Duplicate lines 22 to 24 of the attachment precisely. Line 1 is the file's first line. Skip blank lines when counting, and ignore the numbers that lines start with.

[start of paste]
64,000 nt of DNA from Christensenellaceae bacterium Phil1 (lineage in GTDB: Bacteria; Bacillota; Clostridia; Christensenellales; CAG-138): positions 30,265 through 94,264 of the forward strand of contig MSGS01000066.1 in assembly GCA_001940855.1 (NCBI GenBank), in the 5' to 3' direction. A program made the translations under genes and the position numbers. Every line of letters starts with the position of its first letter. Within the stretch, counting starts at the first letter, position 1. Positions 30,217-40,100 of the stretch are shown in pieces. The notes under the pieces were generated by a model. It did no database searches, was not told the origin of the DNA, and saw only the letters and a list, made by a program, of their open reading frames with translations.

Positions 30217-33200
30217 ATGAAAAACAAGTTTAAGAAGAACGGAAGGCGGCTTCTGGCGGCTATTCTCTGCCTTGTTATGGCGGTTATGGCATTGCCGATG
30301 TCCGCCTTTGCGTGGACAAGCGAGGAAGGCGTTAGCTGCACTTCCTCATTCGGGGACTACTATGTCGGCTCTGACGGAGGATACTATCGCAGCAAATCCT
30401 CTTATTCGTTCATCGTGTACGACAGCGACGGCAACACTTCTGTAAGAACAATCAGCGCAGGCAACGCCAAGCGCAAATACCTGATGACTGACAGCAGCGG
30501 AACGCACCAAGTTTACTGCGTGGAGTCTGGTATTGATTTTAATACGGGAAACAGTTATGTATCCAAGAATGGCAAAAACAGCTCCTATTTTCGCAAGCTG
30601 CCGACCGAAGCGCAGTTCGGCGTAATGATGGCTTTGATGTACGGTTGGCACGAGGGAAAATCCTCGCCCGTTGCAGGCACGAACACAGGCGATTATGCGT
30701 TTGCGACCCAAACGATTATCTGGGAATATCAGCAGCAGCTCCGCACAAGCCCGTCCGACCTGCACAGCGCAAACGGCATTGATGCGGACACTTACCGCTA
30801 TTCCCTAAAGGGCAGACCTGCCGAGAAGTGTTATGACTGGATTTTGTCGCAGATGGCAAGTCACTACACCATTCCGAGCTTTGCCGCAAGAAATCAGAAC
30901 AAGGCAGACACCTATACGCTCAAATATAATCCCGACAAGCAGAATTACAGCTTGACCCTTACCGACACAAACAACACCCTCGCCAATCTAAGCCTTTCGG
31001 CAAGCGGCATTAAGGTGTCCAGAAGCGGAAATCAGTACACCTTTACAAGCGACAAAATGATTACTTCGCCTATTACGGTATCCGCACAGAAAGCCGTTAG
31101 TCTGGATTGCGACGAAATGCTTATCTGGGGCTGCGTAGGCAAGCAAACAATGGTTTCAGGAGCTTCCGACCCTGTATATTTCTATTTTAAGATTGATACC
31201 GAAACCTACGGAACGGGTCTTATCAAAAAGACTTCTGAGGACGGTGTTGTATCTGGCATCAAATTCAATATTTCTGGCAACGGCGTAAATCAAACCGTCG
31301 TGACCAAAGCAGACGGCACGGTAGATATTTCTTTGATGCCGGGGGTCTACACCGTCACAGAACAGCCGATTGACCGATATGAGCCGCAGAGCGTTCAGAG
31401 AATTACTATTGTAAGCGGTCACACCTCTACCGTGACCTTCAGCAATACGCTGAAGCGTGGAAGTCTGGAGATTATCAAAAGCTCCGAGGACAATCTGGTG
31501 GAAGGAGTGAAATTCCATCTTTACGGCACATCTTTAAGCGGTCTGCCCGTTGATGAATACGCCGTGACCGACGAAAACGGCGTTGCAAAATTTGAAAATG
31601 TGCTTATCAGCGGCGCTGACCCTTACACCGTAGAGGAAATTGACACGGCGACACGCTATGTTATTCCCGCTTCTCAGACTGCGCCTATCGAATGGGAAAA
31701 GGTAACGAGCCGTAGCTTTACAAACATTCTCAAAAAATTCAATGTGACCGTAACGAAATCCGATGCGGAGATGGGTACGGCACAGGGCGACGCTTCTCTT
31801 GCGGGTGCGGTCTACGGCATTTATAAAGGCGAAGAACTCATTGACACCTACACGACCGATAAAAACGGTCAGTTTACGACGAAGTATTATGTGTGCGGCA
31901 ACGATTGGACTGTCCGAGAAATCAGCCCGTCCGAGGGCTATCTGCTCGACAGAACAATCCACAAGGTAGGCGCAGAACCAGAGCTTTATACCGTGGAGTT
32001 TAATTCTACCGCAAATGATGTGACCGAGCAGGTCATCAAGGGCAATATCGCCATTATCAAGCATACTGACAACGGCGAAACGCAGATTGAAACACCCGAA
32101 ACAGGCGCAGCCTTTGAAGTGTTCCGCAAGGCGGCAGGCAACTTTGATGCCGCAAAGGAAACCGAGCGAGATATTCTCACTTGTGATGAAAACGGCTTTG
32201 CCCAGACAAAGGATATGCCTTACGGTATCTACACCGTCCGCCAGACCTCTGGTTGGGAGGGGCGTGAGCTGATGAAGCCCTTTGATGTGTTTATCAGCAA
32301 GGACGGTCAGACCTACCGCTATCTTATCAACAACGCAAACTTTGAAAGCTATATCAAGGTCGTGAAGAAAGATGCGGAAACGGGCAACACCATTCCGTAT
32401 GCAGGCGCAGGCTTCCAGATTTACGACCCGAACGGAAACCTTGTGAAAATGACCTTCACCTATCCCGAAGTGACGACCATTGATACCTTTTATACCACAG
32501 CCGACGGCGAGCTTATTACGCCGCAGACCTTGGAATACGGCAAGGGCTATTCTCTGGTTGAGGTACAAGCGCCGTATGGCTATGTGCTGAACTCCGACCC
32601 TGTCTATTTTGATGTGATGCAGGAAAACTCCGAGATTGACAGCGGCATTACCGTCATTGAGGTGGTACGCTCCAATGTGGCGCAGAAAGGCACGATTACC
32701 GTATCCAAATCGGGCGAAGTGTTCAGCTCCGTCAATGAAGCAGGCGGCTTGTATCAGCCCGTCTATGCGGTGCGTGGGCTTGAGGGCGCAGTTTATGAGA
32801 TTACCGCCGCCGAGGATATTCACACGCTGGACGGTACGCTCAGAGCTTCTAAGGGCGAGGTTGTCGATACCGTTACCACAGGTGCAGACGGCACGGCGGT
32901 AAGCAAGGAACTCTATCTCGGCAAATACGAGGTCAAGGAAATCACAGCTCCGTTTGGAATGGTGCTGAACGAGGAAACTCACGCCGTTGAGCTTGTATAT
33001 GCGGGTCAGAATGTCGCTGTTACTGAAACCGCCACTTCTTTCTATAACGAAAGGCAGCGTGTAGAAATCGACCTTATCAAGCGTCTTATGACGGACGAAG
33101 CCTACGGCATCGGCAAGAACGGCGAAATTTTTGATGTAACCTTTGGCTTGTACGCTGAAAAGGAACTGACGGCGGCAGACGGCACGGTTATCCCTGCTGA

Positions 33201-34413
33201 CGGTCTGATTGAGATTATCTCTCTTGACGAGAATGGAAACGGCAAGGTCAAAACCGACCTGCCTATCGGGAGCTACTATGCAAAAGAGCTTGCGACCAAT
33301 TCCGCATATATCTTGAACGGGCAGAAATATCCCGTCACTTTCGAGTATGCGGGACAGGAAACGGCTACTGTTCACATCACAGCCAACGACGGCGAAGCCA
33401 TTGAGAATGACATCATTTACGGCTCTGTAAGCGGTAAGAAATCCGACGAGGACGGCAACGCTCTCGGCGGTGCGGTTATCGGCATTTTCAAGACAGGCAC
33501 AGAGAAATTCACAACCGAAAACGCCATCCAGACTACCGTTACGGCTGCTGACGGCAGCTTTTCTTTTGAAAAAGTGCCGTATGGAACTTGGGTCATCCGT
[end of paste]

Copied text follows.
32101 ACAGGCGCAGCCTTTGAAGTGTTCCGCAAGGCGGCAGGCAACTTTGATGCCGCAAAGGAAACCGAGCGAGATATTCTCACTTGTGATGAAAACGGCTTTG
32201 CCCAGACAAAGGATATGCCTTACGGTATCTACACCGTCCGCCAGACCTCTGGTTGGGAGGGGCGTGAGCTGATGAAGCCCTTTGATGTGTTTATCAGCAA
32301 GGACGGTCAGACCTACCGCTATCTTATCAACAACGCAAACTTTGAAAGCTATATCAAGGTCGTGAAGAAAGATGCGGAAACGGGCAACACCATTCCGTAT